The US Senate began a serious debate today: Should the long-stalled patients' bill of rights contain a strong provision allowing patients to sue their HMOs?
President Bush said today that if it does, he'll veto it.
CBS News chief Washington correspondent Bob Schieffer reports on "The Real Deal" from Capitol Hill.
The president's veto threat came just 1 hour after Senate Democratic leader Tom Daschle of North Dakota said he saw signs that a compromise might be possible.
Ironically, as supporters pointed out during yet another Capitol rally, there is bipartisan agreement on most of the bill--such things as giving patients the right to visit emergency rooms, pediatricians, and gynecologists without the permission of their HMO.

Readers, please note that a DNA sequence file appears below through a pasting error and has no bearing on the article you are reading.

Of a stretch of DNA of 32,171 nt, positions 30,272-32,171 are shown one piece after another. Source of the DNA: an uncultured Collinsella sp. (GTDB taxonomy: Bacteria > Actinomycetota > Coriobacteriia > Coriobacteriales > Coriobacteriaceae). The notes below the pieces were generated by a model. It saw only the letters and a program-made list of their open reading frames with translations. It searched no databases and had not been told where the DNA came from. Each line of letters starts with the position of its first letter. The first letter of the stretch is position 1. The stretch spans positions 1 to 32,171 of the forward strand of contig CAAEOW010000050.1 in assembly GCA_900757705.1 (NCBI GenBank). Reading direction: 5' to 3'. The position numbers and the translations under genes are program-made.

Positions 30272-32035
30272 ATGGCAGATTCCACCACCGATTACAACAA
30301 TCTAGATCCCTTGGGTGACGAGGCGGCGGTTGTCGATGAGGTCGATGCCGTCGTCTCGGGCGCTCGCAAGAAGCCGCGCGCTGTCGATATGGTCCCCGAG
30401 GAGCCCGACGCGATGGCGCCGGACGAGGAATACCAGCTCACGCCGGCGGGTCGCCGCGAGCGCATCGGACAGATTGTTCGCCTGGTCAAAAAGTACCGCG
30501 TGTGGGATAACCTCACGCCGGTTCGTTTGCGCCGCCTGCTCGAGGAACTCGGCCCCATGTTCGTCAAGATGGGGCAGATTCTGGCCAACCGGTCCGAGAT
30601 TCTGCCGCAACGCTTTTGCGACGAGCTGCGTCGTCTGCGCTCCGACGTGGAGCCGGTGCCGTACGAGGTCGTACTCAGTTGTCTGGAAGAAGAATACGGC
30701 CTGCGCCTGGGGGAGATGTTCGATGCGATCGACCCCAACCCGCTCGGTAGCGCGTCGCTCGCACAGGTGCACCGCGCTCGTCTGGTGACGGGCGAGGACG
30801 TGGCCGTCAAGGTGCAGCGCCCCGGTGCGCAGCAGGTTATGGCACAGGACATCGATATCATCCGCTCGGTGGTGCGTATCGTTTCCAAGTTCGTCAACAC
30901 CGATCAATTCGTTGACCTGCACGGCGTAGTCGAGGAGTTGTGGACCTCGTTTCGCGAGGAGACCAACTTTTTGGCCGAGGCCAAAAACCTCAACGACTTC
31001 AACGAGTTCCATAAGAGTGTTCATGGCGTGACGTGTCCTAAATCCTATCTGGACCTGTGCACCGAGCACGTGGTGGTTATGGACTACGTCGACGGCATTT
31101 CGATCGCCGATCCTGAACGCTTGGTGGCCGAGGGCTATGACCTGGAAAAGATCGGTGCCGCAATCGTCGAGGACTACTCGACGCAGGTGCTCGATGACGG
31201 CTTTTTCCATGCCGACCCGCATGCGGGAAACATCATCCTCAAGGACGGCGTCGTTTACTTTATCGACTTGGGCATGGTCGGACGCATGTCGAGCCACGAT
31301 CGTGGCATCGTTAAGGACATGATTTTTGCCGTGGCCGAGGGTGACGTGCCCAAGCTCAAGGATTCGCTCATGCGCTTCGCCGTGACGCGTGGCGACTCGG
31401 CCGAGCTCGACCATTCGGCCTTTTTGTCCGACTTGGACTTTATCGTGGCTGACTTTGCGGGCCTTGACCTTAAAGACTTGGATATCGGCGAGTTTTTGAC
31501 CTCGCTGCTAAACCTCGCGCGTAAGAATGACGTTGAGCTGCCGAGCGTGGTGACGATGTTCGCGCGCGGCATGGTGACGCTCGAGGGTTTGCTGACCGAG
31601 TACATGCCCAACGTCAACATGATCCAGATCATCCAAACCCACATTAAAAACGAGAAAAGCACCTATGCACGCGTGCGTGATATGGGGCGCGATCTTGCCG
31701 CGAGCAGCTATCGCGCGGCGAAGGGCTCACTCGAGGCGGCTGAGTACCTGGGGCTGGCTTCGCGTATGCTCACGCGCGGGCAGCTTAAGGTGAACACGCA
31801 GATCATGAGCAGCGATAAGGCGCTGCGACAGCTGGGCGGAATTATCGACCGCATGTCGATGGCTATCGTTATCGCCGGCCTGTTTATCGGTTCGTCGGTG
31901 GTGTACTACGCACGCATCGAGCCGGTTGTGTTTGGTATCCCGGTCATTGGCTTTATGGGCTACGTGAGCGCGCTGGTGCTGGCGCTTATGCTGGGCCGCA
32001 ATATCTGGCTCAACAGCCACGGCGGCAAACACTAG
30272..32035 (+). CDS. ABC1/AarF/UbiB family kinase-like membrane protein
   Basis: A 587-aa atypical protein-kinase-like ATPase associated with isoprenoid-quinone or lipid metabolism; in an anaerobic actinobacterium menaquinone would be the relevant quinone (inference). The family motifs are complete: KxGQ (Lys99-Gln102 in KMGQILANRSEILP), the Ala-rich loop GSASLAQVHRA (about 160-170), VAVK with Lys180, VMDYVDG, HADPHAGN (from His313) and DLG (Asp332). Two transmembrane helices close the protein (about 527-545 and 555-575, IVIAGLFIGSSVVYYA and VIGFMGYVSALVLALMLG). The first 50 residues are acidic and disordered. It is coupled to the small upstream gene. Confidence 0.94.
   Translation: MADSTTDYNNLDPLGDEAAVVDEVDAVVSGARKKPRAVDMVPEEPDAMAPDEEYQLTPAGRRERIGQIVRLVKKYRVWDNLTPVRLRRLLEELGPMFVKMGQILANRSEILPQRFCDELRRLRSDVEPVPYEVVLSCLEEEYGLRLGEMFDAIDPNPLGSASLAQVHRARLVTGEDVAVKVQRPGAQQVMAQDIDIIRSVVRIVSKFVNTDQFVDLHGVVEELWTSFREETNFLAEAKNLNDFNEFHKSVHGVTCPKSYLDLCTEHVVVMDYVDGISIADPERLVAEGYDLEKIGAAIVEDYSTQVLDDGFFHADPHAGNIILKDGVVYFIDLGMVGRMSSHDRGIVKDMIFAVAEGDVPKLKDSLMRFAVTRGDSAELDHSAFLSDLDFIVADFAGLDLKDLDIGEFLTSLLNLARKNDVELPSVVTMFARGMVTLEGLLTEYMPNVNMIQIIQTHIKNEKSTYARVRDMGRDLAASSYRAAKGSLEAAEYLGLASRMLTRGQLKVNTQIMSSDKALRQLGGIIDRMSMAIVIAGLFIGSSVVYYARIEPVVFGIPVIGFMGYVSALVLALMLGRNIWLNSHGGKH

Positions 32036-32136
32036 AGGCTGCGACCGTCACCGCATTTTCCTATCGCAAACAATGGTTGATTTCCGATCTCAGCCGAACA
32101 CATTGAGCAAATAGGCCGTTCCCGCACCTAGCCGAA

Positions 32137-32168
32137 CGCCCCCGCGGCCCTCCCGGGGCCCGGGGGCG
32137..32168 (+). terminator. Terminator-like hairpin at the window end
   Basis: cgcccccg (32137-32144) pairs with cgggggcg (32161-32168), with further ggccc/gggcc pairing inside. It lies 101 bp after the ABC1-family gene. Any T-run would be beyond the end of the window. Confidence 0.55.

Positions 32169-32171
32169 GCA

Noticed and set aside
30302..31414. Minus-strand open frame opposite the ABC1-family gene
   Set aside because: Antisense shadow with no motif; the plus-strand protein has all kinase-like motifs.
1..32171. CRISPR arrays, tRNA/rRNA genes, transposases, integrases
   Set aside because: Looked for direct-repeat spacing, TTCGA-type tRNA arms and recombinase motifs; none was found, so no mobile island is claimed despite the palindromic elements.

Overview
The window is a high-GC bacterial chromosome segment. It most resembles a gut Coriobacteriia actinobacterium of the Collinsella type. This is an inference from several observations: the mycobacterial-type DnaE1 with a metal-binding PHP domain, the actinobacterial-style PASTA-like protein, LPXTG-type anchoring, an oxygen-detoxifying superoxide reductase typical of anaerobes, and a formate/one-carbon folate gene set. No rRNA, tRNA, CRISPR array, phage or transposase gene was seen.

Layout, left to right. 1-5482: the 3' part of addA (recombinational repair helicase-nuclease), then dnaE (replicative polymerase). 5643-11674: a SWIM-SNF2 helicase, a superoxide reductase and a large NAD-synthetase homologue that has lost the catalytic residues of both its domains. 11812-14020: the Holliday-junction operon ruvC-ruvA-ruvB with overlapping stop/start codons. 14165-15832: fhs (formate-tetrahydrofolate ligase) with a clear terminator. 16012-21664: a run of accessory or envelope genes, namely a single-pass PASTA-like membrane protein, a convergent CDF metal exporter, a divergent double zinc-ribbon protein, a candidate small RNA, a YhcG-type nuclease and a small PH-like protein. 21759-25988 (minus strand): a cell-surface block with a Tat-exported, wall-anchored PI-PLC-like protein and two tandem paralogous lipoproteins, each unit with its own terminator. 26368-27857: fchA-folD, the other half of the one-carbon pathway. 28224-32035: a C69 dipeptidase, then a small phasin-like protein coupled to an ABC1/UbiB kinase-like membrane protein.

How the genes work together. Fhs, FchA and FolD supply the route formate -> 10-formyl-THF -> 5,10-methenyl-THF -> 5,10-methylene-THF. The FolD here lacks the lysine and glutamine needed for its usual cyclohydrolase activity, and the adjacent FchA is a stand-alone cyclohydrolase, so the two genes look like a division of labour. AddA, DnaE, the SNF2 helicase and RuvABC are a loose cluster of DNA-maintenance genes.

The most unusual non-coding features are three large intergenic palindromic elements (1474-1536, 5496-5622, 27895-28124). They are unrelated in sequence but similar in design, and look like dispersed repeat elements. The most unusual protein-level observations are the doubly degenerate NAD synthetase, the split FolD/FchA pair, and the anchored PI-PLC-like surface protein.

But reformers want to give patients who are denied coverage the right to sue their HMOs in state courts. That's the hang-up. Most Republicans believe that would just drive up costs. They want to cap damages and try the cases in federal court. Reformers respond that the process would take too long, since federal dockets are already so crowded.
So when House Republican leaders said they could envision circumstances where patients should be allowed to sue in state courts, Daschle called it "encouraging news."
Democrats say they believe they have the votes to pass this bill in the House and Senate, but the healthcare and insurance lobbies are really pouring on the pressure now. Whether the bill becomes law will apparently depend on the president.
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